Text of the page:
How Aspirin reduces pest attacks in crops

Spraying or watering crops with the painkiller Aspirin increases their immune system while triggering their natural defense systems that fight bacteria, fungi, and viruses according to researchers. A study by the US Department of Agriculture, found that the use of an aspirin spray, which can be made at home, resulted in a 47 per cent reduction in blight.

The study offers helpful insights to Kenyan farmers who have been grappling with overuse of pesticides which have seen the target pests develop resistance. And with the cost of conventional pesticides being prohibitively high, majority of the farmers have spent a fortune but with little or no results.

Aspirin could be the solution, at least for now. It has long been known that plants often develop a state of heightened resistance, called systemic acquired resistance, following pathogen infection; this phenomenon requires the movement of a signal from the infected leaf to uninfected parts of the plant. Until now, however, no one knew what that signal was.

The active ingredient in it is called the salicylic acid which is both useful to humans and now also to plants. Plants increase their own production of salicylic acid to heal themselves when threatened by disease, even emitting a salicylic gas to warn other plants that dangerous insects are around.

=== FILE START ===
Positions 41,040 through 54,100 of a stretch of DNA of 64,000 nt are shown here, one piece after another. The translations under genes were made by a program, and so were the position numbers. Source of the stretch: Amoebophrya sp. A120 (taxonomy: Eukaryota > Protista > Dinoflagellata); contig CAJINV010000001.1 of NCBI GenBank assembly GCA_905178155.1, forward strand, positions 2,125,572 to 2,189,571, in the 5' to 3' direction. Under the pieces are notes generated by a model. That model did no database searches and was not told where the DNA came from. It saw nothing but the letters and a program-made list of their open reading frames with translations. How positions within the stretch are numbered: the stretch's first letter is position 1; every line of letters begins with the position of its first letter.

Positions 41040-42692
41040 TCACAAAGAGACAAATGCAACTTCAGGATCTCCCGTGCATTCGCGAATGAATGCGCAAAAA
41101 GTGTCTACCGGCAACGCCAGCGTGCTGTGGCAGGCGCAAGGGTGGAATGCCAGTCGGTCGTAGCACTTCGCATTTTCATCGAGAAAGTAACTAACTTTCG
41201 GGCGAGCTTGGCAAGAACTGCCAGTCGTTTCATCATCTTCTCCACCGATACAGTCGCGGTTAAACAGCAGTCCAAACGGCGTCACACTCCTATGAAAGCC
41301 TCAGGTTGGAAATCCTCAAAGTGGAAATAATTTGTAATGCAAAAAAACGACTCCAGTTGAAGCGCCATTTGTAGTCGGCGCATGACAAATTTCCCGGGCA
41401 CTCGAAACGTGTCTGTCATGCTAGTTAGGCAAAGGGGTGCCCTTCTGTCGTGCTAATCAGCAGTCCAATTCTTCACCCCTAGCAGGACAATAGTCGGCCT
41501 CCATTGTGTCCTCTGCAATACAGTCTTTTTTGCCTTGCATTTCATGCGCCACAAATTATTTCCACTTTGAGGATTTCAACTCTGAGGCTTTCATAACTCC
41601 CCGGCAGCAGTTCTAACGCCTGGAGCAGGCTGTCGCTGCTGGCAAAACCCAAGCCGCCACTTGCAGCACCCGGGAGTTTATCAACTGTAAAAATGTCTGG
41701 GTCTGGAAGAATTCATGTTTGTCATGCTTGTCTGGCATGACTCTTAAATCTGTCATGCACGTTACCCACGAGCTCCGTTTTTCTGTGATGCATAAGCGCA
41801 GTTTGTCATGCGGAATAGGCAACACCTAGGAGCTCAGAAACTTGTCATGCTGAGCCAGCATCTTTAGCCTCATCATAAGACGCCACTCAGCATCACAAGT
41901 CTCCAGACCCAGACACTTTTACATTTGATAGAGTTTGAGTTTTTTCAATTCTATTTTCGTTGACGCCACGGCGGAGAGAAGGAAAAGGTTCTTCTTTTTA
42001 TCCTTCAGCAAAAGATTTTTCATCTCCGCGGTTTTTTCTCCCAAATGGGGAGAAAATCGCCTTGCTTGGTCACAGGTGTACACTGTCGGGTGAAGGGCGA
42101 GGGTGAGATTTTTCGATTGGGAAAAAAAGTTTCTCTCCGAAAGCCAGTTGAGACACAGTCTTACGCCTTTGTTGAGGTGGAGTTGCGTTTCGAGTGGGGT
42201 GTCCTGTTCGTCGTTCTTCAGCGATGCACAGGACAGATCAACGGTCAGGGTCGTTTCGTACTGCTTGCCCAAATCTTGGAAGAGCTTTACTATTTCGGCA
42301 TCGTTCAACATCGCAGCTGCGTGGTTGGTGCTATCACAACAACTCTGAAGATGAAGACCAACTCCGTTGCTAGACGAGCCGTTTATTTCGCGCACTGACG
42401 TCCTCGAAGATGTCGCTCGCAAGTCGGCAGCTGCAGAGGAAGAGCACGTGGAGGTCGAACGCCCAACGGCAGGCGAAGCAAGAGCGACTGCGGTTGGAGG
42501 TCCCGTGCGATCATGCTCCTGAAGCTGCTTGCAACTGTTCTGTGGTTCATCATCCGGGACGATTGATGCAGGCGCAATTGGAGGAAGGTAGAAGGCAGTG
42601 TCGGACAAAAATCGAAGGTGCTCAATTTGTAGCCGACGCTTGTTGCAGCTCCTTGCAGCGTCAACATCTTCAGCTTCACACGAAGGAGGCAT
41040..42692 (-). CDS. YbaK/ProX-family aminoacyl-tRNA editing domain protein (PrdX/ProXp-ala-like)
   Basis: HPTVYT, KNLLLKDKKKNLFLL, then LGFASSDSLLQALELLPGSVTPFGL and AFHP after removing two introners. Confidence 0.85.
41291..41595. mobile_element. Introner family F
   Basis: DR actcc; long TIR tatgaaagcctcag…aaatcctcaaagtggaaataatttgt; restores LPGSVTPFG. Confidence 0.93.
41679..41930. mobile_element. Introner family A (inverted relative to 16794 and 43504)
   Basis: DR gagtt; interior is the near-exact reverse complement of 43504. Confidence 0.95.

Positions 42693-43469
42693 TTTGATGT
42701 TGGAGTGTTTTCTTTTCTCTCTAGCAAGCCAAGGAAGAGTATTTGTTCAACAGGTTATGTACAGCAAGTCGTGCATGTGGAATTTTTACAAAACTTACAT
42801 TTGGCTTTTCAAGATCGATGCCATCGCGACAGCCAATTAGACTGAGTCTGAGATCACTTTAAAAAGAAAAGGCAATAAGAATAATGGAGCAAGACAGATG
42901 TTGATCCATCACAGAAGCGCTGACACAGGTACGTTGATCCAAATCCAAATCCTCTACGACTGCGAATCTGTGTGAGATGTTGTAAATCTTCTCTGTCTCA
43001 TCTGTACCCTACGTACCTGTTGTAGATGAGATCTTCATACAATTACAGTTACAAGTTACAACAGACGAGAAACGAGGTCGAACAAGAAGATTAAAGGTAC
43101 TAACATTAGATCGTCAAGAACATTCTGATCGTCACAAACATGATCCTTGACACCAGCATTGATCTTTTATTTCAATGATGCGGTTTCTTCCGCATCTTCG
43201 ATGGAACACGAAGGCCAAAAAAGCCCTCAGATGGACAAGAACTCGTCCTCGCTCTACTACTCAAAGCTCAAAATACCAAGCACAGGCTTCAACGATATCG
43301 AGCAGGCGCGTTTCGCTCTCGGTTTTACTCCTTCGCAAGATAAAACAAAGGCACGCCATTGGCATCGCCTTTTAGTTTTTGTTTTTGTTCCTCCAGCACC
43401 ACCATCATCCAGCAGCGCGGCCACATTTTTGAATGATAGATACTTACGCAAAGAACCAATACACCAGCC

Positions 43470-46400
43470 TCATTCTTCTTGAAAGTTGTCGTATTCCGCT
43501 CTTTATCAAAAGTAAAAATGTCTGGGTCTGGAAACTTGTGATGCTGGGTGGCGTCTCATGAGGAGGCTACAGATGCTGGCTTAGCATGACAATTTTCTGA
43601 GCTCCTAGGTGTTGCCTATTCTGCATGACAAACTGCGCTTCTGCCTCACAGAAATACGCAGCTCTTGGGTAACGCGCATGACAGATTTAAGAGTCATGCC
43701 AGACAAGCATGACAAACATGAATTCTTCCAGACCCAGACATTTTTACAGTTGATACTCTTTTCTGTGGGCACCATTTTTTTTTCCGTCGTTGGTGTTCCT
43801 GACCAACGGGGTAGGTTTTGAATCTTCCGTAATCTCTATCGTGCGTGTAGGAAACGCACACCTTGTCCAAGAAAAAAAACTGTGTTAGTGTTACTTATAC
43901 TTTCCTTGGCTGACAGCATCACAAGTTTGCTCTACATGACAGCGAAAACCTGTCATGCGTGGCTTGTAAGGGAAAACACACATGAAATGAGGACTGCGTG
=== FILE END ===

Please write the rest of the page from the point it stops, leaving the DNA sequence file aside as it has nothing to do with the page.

Salicylic acid is a naturally occurring compound in plants. When a plant is stressed or attacked by a pathogen, this compound stimulates the plant's internal defence pathways. Treating a plant with additional salicylic acid appears to trigger the plant's defence pathways in the same way.

The drug is particularly effective at warding off blight, a devastating fungal disease that can wipe out an entire crop in days. Any brand of aspirin will work, but plain, uncoated tablets dissolve best.

In order to reap maximum benefits from Aspirin, scientists recommend farmers to use 250 to 500 miligrams, which is about one or two regular aspirin tablets in 4.5 litres of water. Farmers are advised to spray the plants two to three times per month.

Alternatively farmers can also soak seeds in an aspirin solution before sowing to boost immunity from get go. According to scientists the Aspirin spray does not only stimulate internal defence mechanisms to protect itself, but also increases yields especially in tomatoes.  However spraying should be done before farmers spot the disease, since Aspirin is not a pesticide that cures diseases, it gives the plants the internal ability to fight diseases.